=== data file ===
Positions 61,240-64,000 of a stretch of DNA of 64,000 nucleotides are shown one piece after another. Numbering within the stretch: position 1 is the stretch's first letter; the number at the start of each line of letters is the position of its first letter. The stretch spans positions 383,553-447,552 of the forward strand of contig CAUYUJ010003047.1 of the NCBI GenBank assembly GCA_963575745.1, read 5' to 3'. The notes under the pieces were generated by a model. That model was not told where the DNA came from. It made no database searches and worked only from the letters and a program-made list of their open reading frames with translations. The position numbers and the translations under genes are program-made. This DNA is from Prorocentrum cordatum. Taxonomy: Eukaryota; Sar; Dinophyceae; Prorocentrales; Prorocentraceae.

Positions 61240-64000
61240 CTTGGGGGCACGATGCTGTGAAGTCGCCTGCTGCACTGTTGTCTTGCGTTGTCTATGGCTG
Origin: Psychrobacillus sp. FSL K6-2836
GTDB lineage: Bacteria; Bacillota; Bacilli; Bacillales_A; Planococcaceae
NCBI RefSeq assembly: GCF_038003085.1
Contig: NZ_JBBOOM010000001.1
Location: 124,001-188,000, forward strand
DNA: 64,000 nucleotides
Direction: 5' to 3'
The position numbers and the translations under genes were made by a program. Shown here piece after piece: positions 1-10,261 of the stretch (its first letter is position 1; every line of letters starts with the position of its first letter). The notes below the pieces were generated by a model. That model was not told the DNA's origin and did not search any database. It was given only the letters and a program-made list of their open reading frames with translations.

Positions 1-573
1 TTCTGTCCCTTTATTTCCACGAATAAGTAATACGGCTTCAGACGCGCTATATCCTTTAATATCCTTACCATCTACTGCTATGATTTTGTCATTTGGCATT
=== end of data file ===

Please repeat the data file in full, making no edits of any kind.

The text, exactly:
Positions 61,240-64,000 of a stretch of DNA of 64,000 nucleotides are shown one piece after another. Numbering within the stretch: position 1 is the stretch's first letter; the number at the start of each line of letters is the position of its first letter. The stretch spans positions 383,553-447,552 of the forward strand of contig CAUYUJ010003047.1 of the NCBI GenBank assembly GCA_963575745.1, read 5' to 3'. The notes under the pieces were generated by a model. That model was not told where the DNA came from. It made no database searches and worked only from the letters and a program-made list of their open reading frames with translations. The position numbers and the translations under genes are program-made. This DNA is from Prorocentrum cordatum. Taxonomy: Eukaryota; Sar; Dinophyceae; Prorocentrales; Prorocentraceae.

Positions 61240-64000
61240 CTTGGGGGCACGATGCTGTGAAGTCGCCTGCTGCACTGTTGTCTTGCGTTGTCTATGGCTG
Origin: Psychrobacillus sp. FSL K6-2836
GTDB lineage: Bacteria; Bacillota; Bacilli; Bacillales_A; Planococcaceae
NCBI RefSeq assembly: GCF_038003085.1
Contig: NZ_JBBOOM010000001.1
Location: 124,001-188,000, forward strand
DNA: 64,000 nucleotides
Direction: 5' to 3'
The position numbers and the translations under genes were made by a program. Shown here piece after piece: positions 1-10,261 of the stretch (its first letter is position 1; every line of letters starts with the position of its first letter). The notes below the pieces were generated by a model. That model was not told the DNA's origin and did not search any database. It was given only the letters and a program-made list of their open reading frames with translations.

Positions 1-573
1 TTCTGTCCCTTTATTTCCACGAATAAGTAATACGGCTTCAGACGCGCTATATCCTTTAATATCCTTACCATCTACTGCTATGATTTTGTCATTTGGCATT